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Project Information

Saw a picture of Carole Rothman's yarn bowl on the internets and knew I had to make some for the knitters in the family. Tracked down Scrollsaw magazine issue #55 for the plans and off I went.

The first bowl is poplar with peruvian walnut accents. The second is peruvian walnut with an aspen & padauk base. Should have went with something harder than the aspen, because the padauk really wanted to stain it. The last bowl is baltic birch plywood with more of the peruvian walnut accents.

I epoxied a whole bunch of bb's in the base to keep them from tipping over when the yarn is pulled out.

The two lighter colored bowls were finished with a coat of Seal-A-Cell and three coats of Arm-R-Seal. The oil finish made the walnut bowl way darker than I wanted, so it got three coats of General Finishes water based poly. All satin finish.

The plans said to cut the first ring and use that to mark the next one and so forth. Trouble with that is if you go off track while sawing, your errors get multiplied with each new ring you cut. That leads to a ton of extra sanding (which there is plenty of anyway). I found it much easier to lay out all of the rings on paper first before cutting.

Gallery

Comments

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17,398 Posts
Nice bowl. Interesting thing here is that it can be considered as knitting tool also.
 

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8,696 Posts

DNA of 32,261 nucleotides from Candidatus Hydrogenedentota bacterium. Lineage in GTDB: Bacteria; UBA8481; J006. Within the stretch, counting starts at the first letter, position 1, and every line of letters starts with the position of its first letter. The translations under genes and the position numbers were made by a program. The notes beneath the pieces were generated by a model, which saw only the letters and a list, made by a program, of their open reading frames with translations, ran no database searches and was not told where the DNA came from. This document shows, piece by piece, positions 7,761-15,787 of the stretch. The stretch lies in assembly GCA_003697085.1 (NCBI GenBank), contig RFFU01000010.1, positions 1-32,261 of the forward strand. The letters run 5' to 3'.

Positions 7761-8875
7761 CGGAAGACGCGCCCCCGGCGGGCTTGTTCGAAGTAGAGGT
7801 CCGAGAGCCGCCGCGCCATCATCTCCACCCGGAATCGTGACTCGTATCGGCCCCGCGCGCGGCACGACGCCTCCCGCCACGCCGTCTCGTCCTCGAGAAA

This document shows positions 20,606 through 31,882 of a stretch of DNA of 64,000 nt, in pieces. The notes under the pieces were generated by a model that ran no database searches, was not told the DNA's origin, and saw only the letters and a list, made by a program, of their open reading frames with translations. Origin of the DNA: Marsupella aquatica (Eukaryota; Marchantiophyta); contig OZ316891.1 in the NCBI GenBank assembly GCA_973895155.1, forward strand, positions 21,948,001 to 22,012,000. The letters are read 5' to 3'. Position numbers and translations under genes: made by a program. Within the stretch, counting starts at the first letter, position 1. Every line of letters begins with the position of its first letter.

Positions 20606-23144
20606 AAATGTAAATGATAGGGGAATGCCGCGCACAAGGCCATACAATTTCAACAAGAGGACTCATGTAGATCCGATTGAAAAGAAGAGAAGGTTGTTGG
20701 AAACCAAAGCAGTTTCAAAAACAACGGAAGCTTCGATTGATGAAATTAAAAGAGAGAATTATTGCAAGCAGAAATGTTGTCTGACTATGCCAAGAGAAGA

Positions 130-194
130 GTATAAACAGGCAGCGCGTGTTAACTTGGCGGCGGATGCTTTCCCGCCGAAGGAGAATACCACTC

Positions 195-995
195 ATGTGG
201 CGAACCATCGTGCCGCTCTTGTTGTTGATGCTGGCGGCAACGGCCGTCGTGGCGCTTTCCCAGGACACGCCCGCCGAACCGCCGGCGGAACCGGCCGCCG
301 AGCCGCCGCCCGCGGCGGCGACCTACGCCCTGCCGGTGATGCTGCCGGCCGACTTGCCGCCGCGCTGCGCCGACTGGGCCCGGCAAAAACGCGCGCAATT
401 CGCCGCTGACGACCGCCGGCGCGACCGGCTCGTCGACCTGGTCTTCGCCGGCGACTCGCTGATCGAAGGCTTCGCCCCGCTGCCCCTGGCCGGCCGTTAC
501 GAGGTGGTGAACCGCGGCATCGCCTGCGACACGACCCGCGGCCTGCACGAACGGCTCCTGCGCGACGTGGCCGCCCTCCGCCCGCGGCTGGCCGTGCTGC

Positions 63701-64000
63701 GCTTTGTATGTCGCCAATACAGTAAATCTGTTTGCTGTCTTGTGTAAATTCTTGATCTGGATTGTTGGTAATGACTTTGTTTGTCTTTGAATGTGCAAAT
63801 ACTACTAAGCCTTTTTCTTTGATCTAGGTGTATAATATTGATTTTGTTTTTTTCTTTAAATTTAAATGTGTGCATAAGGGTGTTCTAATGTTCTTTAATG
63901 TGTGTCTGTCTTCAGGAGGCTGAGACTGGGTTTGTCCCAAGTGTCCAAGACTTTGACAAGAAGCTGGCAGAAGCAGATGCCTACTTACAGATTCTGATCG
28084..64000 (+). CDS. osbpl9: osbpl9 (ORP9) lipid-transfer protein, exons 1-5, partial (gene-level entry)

Well done beautiful work! Nice finish too! I bet the knitters on your family love them!
 

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Great one. My wife is thinking of starting to knit again, I will have to keep this in mind.
 

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51 Posts
Is there a lot of shaping to do after the rings are cut?

- lateralus819
Kevin,

The rings are cut at a progressively steeper angle the closer you get to the base. This is what gives the bowl it's gentle curve. The closer you can stay on track while sawing, the less sanding you will have to do later. It really pays to go slow at the scrollsaw if you don't have a lot of experience with it (like me). For the sanding, you start with the inside before the bottom is glued on. I used my angle drill with a 2" foam backed sanding disc starting at 80 grit and working my way up through 325 grit. I was surprised, but it wasn't that hard to keep the desired shape, just keep the sander moving. After the bottom is glued on, I sanded the outside with a random orbit sander while holding the bowl in my lap.

Hope that helps,
Chuck
 

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Thank you for your kind words everyone :)
 

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Gorgeous! I usually use a Cool Whip container to hold my yarn. This is better!!
 
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